Update: Improving atom economy of dehydrogenative decarbonylation

“Selective Metal-Catalyzed Transfer of H2 and CO from Polyols to Alkenes” Verendel, J. J.; Nordlund, M.; Andersson, P. G. ChemSusChem, 2013, 6, 426-429. DOI: 10.1002/cssc.201200843

In a recent post I commented on the byproducts of dehydrogenative decarbonylation, namely H2 and CO.

1st reaction scheme

I wondered whether this gas mixture, syngas, could be used in a subsequent reaction. This would improve the atom efficiency of the reaction and potentially also improve the safety (of both the syngas-producing and syngas-using reactions). Both are goals of green chemistry and I especially appreciate avoiding rolling cylinders of toxic and/or flammable gases around the lab.

After some digging I found some cool stuff, the most recent being the work from the Andersson group at Upsalla wherein the syngas produced from polyol deoxygenation is used in a subsequent hydroformylation of styrene. In addition, I found Madsen’s excellent paper, which includes lots of interesting references (such as this, where the CO liberated from decarbonylation of cinnamyl alcohol is used in the Pauson-Khand reaction. Note that cinnamyl alcohol can trap the evolved H2! Neat!).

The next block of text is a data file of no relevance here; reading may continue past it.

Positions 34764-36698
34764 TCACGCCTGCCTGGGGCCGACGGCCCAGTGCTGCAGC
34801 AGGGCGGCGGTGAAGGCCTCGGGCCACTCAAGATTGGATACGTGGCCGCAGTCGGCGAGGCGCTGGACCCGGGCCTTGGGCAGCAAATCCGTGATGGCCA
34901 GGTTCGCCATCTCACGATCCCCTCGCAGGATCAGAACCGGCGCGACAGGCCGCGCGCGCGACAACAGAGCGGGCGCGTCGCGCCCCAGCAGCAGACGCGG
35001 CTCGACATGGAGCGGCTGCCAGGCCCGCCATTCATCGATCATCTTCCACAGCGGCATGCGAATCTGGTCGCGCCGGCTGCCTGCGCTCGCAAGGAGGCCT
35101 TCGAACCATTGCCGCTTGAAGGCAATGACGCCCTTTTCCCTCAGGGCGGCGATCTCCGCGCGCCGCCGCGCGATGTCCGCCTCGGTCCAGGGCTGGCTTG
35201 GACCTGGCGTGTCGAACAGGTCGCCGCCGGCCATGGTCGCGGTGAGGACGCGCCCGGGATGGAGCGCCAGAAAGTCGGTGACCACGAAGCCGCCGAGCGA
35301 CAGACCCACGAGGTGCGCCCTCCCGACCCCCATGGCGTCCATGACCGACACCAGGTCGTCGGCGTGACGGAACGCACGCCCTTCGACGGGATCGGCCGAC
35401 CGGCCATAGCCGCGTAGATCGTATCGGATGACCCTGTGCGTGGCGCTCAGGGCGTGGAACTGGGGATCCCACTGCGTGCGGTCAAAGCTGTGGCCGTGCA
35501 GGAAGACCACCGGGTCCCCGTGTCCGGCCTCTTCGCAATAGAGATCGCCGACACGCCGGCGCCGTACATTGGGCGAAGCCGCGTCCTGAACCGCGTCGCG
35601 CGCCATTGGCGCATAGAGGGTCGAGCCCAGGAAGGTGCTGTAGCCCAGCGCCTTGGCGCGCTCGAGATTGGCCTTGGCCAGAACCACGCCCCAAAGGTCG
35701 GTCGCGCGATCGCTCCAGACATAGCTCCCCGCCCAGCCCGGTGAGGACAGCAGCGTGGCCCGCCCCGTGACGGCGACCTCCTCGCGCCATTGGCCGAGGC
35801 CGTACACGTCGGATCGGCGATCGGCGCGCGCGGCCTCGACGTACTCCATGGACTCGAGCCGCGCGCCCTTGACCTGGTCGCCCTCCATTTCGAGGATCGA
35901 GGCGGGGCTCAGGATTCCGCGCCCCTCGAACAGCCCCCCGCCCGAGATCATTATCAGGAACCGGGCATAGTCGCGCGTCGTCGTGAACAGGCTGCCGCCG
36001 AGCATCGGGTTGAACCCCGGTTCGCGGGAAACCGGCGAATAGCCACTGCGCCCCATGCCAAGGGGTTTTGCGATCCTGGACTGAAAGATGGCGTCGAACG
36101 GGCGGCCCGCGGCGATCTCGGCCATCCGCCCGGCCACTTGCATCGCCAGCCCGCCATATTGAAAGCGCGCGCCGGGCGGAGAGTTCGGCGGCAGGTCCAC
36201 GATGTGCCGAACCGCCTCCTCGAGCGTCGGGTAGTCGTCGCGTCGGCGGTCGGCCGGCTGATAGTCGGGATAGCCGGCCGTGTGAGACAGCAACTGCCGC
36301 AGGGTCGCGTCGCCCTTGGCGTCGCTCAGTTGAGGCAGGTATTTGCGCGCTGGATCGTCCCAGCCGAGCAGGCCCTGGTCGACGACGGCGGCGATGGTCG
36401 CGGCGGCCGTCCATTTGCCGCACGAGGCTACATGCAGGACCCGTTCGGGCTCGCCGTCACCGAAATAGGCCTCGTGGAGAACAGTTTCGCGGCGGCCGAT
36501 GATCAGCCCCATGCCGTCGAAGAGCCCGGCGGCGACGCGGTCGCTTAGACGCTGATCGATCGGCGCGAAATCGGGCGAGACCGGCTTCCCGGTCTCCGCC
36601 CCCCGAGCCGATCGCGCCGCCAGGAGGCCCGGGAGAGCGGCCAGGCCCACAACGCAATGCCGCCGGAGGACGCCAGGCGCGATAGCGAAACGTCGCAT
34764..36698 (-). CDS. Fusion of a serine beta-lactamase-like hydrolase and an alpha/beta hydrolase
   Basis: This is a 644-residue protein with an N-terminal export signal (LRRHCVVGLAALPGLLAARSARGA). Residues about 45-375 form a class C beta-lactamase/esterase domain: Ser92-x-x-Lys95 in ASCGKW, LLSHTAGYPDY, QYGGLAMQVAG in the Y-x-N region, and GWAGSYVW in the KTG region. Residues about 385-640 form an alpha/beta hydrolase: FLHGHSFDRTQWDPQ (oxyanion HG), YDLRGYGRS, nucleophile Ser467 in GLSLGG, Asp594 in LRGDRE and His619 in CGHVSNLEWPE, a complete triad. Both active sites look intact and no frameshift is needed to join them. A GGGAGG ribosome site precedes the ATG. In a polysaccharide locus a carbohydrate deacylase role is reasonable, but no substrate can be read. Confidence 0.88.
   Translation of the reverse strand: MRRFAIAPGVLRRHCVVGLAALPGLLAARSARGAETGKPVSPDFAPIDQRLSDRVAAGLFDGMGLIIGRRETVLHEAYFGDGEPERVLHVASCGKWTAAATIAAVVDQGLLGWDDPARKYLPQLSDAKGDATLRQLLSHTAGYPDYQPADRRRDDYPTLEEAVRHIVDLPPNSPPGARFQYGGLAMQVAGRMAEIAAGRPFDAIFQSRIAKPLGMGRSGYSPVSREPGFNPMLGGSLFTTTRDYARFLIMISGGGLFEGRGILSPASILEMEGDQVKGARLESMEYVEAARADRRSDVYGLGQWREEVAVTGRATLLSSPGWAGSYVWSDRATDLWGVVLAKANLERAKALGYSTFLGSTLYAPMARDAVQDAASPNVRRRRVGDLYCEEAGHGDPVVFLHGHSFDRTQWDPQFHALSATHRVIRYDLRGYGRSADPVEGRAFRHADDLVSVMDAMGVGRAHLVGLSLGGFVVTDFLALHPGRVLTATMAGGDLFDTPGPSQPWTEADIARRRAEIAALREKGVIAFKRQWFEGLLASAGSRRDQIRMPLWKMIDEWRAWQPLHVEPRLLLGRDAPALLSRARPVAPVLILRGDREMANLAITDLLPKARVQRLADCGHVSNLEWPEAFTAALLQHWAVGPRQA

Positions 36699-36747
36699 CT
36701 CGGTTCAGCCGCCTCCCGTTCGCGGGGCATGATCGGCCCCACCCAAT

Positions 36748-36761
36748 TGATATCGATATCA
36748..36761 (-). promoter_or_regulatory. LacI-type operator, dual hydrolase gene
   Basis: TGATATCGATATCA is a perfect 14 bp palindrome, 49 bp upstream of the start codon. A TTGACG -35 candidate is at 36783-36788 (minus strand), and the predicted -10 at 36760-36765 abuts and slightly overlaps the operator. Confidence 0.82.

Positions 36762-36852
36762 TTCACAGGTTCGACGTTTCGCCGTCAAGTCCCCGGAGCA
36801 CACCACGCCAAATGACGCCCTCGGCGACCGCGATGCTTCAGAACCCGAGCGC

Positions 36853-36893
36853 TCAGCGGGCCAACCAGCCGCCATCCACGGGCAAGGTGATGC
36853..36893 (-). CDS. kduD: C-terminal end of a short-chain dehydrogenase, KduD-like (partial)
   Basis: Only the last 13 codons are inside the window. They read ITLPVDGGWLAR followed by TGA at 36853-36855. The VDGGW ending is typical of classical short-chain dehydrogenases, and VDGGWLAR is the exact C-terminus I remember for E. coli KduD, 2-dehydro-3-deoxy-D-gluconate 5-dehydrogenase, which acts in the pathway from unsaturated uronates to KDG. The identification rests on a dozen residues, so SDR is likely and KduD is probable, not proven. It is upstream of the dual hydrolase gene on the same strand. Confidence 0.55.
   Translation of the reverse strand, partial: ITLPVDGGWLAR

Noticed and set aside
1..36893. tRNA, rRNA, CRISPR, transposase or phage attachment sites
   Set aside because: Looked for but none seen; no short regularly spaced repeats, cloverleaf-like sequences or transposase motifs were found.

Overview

In Andersson’s work the syngas-producing step is catalyzed by [Ir(cod)Cl]2 with (S)-BINAP in Reactor A (similar to Madsen’s work). The hydroformylation is simultaneously catalyzed by a different molecule, Rh(H)(CO)(PPh3)3, in Reactor B.

2nd reaction scheme

Since both reactions are known reactions, the major contribution of this work is a proof-of-principle – ie, that subatmospheric syngas produced in one reaction can be utilized for a subsequent reaction. Moreover, I think the reactor design is straightforward and something any glass shop could handle.

dual reactor schematic

And for the big picture, I find the atom efficiency of the dual reaction appealing, especially in the context of conversion of biomass to fuel and commodity chemicals where evolving a portion of your ‘fuel equivalents’ for every molecule of biomass would be wasteful. Since the decarbonylation reaction tends to require > 150 C, I hope to see better catalysts in the future capable of mediating this reaction at lower temperature. With the number of potential H-bonds present on a polyol, perhaps secondary coordination sphere effects would be a possible research direction.

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